There has been some heavy lifting happening in the music-making department of Snippet HQ. It’s been just six months since Johnno Casson, aka Snippet, released his magnum opus, Future Melancholy Pop Music, yet here he is again with another album, Human Good. And what’s not to like about that? To get one release in a year from an independent artist of Johnno’s calibre is happy days. Getting two is a proper treat.
Sometimes when two albums appear in quick succession, the second has an aura of off-cuts about it. The sweepings from the edit suite, hastily re-packaged to capitalise on the excitement generated by their predecessor, the ‘proper album’. Not so here, unless Johnno was experiencing extreme mood swings during his earlier creative phase. While Future Melancholy Pop Music was a homage to pain – the dark side of Snippet, if you will – Human Good is softer, gentler, reflective, and relaxed. It’s Johnno at ease with life, calmly creative. Equally as intimate, the album has a warmth all its own.
Title track “Human Good” sets the tone. Cheery and as cheeky as the man himself, a reminder that, despite the not-necessarily-good surprises of the past year or so, there’s good to be found in the people around us. So “we believe in human good” offers a refreshing mantra to carry us into an uncertain future.
Getting his percussion on, “They Keep Coming” acknowledges the bleak with a mindful recognition that dark thoughts happen, set to a quirky tune and a chirpy Latin backbeat. No need for a solution because we’re having the “Time of Our Lives”. An ode to honesty, even if the truth isn’t always pretty.
Relationships. The mainstay of music the world over. Happy, loved-up, romantic relationships. But life ain’t like that, as Johnno reminds us in “I Don’t Need To Love You”, a break-up song to warm the hearts of the newly-divorced everywhere. “I don’t need to take your shit ’round here…don’t even want to put you in your place…I’m everything without you”.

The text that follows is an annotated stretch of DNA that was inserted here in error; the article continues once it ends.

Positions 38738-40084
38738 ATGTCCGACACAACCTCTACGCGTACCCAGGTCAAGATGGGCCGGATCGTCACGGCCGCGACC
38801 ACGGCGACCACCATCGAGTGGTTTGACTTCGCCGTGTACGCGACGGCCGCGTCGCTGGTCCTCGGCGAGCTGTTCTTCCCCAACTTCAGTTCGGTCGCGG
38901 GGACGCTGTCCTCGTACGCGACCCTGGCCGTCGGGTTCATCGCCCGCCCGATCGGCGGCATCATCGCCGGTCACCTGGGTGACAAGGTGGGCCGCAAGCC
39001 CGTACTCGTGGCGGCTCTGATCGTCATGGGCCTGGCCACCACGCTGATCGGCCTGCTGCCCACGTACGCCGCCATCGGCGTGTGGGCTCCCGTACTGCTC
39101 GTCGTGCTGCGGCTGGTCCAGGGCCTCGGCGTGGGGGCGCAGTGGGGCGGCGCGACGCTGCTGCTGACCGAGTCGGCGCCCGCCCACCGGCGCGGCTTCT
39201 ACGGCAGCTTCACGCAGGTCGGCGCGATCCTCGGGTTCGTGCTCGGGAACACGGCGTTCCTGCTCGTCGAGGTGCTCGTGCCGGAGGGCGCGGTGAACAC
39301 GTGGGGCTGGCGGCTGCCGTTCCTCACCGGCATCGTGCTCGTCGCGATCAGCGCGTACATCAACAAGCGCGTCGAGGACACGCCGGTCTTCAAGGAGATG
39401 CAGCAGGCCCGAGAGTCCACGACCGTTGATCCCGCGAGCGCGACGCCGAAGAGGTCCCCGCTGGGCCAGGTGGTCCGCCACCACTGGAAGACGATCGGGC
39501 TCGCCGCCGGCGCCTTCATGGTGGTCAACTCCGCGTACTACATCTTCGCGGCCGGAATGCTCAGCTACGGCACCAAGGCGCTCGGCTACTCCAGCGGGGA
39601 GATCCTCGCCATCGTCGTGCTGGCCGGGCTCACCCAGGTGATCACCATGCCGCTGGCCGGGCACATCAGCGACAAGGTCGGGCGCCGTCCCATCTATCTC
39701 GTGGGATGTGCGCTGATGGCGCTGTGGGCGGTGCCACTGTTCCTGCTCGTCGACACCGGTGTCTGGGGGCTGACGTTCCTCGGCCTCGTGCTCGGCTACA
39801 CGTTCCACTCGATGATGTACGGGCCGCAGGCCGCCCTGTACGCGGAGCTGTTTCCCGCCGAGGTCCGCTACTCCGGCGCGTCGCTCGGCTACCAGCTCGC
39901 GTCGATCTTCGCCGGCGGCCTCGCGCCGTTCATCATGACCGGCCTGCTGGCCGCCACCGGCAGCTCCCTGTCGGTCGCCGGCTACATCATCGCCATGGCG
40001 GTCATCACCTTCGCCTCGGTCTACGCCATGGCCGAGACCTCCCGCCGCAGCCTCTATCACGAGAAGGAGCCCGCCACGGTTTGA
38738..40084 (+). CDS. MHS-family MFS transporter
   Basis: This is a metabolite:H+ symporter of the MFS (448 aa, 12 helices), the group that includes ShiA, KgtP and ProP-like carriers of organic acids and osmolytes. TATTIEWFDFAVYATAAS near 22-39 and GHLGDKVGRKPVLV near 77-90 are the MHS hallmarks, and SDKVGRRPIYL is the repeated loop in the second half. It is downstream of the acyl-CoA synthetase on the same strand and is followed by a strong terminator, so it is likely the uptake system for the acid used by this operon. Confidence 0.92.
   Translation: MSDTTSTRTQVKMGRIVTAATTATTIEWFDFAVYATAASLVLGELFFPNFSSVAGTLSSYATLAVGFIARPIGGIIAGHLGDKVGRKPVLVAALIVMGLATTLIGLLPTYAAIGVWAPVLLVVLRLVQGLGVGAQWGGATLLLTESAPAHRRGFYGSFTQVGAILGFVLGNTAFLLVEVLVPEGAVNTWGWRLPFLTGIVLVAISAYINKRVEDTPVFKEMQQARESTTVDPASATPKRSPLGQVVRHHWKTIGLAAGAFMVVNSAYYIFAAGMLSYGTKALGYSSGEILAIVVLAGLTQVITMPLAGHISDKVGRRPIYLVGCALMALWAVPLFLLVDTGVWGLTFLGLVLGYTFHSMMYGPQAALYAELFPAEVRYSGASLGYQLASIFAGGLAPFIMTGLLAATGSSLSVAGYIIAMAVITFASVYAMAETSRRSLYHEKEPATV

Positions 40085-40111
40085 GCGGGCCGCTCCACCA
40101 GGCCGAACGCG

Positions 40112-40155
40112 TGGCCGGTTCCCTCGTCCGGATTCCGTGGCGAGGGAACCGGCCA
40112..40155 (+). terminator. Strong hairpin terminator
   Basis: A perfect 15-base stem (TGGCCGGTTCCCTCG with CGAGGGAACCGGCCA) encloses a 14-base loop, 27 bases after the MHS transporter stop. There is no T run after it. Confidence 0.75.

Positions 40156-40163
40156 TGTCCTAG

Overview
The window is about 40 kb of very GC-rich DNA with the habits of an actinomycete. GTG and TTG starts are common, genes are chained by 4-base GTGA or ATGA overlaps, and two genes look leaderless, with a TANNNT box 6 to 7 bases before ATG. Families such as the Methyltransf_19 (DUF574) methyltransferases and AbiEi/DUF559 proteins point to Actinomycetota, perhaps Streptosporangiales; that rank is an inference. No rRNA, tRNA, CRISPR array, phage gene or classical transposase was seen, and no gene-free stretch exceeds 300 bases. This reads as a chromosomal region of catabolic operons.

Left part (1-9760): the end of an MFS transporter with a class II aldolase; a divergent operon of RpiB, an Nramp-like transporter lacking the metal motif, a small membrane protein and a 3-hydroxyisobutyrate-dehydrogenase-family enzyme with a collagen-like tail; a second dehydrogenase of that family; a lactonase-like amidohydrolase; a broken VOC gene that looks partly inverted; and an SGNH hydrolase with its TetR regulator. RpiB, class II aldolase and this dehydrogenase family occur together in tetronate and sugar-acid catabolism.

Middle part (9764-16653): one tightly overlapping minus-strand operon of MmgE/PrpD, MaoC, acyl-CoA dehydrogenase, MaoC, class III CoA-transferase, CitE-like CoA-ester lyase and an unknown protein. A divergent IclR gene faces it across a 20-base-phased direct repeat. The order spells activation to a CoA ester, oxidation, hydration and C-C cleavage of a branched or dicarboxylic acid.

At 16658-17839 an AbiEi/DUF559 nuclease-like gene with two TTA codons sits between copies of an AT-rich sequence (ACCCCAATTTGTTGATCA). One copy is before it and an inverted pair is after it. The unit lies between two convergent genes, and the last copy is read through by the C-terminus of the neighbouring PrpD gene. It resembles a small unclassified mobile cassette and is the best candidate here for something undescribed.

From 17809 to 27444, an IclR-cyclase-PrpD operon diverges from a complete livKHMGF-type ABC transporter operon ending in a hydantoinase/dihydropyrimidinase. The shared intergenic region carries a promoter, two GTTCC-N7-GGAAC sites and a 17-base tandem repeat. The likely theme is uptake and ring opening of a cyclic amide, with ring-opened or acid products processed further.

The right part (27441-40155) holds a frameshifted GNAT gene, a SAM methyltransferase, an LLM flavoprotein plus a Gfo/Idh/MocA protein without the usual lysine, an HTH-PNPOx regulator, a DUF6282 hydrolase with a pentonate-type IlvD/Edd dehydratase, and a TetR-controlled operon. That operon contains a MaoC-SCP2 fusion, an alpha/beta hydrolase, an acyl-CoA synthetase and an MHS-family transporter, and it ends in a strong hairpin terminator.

If Johnno were standing up and angry, rather than feet up and chilled, “(Not) Down and Out” could be a protest song, demanding our country back (please) in an awfully British fashion. But maybe it never went away?
Fancy a bit of vintage Snippet? “Insomnia” brings his signature musicality, woven with astute observation and topped with a generous helping of quirkiness. This is a song to roll around your brain, on the bus home or in the wee small hours when you’re all alone in the dark. “I get the feeling that it won’t stop, I get the feeling that it won’t give in…let me chill let me rest, let the night time do the rest”.
Johnno’s observations are quintessentially English. From the good and not-so-good side of the British love of a pint, laid out in “Drinkers”, to his love song to his origins and adopted hometown in “Gentle Days”. Whether observational or metaphorical, these are songs that express their stories sweetly.
Bringing the album to a close are two songs of contrasts. “We Dance” sets off with strings, lyrics setting boundaries, telling it like it is before painting a picture of casual, relaxed friendships. Want to be part of the clique? You probably wouldn’t have to try too hard. “Hurt For You” completes the collection with a gorgeously anthemic British ballad. Speaking of enduring commitment (the kind we all want but don’t necessarily find), it’s both uplifting and reassuring. Expect a tiny tear in the corner of the eye, especially when festival-loads of candle-waving fans chant along to “I’ll hurt for you…I’ll hurt for you”. Spin this one at the close of the year to sing out the old and bring in a better, more human, new.
Things will work out in the end. To help bring that about, sing along with Human Good. Pre-order your copy here, ahead of its release on 27 October via Johnno’s own Quirky Sounds label.
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